The Supreme Court orders the State: explain why the new plan for the Matityahu East neighborhood shouldn’t be annulled
Eyad Burnat, head of the Bil’in popular committee against the wall, looking at the houses the real estate companies built without permits in Matityahu East from within the “Palestinian Enclave”
There are two petitions concerning the Matityahu East neighborhood in the settlement Modi’in Illit currently in front of the Supreme Court: HCJ 143/06, filed in January 2006, in an attempt to stop the illegal construction there; and HCJ 1526/07, filed in February 2007, after the Higher Planning Board at the Civil Administration decided to approve a new plan (210/8/1) which will legalize most of the illegal construction done. The context for both petitions is the route of the separation barrier, designed to allow the construction of the neighborhood on approximately 80 hectares of the lands of Bil’in on the “Israeli” side of the wall.
At the end of a four-hour (!) hearing held yesterday (June 3), the Court issued an order nisi (in HCJ 1526/07), ordering the State and the other respondents (the real-estate companies Heftsiba and Green Park, the local council Modi’in Illit and representatives of the flats buyers in the Matityahu East project) to argue why, in their opinion, the Higher Planning Board in Beit-El and the sub-committee for Objections “shouldn’t annul their decision to approve the 210/8/1 plan for the Matityahu East neighborhood in the settlement Modi’in Illit”. The order was issued by agreement among all sides (following the recommendation of the Court), so formally it was written that the petition will be considered “as if an order nisi was issued”, but legally and for every other purpose this means an order nisi was actually issued. The respondents are required to respond in writing by July 5th.
At the same time, the Court rejected the request of the respondents to cancel the temporary injunction in HCJ 143/06, issued on January 12th 2006, which forbids any further building in Matityahu East and any new residents moving in to flats therein. Judge Prokachya told the respondents that the Court will not cancel the temporary injunction before a final verdict is given in both petitions. This means that at least for the time being, no building can take place in Matityahu East and no new residents are allowed to move in.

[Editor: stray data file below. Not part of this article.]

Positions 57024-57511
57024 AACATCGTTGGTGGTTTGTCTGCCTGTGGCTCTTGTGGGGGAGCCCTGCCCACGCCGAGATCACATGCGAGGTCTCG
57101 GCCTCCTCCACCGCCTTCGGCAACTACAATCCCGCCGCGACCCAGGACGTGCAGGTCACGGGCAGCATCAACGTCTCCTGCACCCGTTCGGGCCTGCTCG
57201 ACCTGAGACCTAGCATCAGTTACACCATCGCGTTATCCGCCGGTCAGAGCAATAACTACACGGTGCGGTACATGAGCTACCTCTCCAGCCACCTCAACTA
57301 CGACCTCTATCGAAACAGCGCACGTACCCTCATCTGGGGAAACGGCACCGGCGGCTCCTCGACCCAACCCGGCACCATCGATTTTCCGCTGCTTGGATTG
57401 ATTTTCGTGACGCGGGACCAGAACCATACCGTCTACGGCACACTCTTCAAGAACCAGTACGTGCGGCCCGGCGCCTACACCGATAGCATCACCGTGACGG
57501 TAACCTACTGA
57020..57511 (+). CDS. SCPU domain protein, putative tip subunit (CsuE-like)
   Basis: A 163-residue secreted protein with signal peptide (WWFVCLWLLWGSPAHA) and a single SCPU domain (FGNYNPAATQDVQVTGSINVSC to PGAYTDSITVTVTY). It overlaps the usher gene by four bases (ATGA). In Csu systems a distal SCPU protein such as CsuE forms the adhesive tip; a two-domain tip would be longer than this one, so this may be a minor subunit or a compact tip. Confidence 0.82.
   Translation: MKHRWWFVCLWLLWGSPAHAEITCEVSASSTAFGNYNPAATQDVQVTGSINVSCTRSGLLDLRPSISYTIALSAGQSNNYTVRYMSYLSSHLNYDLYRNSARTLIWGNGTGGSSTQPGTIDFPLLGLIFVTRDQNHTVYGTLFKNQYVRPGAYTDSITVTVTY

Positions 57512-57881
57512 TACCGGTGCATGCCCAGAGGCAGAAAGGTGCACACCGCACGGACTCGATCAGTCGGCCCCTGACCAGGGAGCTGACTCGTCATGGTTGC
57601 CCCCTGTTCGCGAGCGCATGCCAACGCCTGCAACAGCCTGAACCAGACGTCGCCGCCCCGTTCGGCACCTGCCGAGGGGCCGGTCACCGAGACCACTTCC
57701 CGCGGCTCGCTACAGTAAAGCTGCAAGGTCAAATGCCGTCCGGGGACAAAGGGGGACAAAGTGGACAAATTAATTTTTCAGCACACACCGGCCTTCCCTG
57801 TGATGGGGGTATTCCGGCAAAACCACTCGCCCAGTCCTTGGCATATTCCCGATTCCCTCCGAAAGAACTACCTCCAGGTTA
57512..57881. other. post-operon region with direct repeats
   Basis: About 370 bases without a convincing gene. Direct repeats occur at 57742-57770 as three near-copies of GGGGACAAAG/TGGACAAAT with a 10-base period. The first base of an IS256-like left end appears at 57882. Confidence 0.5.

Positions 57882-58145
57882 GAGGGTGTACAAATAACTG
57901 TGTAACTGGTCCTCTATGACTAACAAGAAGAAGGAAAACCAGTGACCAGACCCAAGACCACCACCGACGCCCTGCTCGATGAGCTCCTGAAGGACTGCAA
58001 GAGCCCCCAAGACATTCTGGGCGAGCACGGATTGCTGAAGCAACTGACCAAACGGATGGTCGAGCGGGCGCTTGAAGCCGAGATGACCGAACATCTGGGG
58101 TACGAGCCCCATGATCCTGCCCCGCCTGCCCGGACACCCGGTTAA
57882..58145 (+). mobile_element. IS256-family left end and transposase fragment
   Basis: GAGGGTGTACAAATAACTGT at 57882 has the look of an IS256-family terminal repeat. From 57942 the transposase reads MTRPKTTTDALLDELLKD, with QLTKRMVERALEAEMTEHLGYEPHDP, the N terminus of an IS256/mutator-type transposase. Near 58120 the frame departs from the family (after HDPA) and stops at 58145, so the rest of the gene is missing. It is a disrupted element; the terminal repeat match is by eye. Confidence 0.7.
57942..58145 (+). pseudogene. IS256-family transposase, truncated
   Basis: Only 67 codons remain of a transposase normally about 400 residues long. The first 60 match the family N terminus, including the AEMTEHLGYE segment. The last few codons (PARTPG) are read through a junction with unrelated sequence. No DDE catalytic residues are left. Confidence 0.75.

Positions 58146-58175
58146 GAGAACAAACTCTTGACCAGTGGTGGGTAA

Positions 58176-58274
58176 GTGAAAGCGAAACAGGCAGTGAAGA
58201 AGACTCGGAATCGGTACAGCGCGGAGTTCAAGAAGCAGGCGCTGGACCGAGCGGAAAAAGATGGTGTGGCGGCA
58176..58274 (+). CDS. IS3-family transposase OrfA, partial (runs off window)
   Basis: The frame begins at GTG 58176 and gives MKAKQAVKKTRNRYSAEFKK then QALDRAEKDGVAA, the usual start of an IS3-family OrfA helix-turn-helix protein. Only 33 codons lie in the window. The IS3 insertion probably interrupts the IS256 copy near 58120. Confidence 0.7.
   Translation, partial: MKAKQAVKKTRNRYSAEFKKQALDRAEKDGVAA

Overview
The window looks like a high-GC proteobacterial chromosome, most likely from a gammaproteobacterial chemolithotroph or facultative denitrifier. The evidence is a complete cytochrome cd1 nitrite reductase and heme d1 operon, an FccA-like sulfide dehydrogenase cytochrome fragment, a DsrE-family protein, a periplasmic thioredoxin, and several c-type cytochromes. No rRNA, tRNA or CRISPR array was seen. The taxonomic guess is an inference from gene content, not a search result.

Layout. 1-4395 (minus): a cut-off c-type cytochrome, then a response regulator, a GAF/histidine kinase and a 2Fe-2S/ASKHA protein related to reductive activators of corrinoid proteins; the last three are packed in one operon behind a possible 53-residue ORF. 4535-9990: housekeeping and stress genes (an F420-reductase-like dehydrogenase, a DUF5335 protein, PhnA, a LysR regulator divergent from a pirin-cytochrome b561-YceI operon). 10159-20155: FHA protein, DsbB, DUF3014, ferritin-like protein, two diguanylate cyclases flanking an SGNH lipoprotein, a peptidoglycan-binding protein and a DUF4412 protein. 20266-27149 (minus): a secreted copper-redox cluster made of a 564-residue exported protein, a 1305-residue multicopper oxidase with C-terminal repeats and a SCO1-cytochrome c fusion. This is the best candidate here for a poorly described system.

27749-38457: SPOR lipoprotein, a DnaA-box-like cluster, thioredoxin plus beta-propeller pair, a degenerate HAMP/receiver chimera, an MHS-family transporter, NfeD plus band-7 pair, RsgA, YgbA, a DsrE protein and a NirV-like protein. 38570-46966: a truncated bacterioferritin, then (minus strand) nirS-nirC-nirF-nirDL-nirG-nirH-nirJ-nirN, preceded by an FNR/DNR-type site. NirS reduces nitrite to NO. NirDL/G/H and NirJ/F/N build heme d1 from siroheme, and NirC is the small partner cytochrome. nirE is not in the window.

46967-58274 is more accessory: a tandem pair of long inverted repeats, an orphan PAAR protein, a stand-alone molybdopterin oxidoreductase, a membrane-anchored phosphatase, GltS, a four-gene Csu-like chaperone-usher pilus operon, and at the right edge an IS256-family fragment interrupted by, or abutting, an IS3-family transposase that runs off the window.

The hearing focused mainly on procedural and planning issues pertaining to the work of the Higher Planning Board at the Civil Administration. However, these issues have important implications for the planning system in settlements in general, and in Modi’in Illit in particular. The outcome of the hearing is due largely to the excellent performance of attorney Michael Sfard, who represents the people of Bil’in and the Peace Now movement in both petitions. During the hearing, Judge Prokachya asked about the linkage between the new plan for the neighborhood and the route of the barrier – to the disappointment of the State representatives.
The land in question was handed over to two private real estate companies, “Heftziba” and “Green Park,” after it was confiscated by the Israeli authorities. This follows a typical pattern of settlement expansion, whereby Palestinian land is first declared Israeli state property and then eventually distributed to Israelis for private use. In 2000, the Metityahu Mizrach settlement was built without permits not only on the land that was confiscated, but also on the land that the Israeli Supreme Court recognized as privately owned Palestinian land. The route of the wall in Bil’in is designed not only to protect the settlers of Matityahu Mizrah but was designed according to the master plan of the settlement to allow for its future expansion. See B’tselem Report
In January 2006, the Israeli Supreme Court issued a temporary order in one appeal case (143/06), freezing the building and population of the Matityahu East settlement after the illegal building of 42 residential buildings – 20 of them without any building permits and 22 additional ones according to illegal building permits produced by the local committee of Modiin Elite.
For more background information, click HERE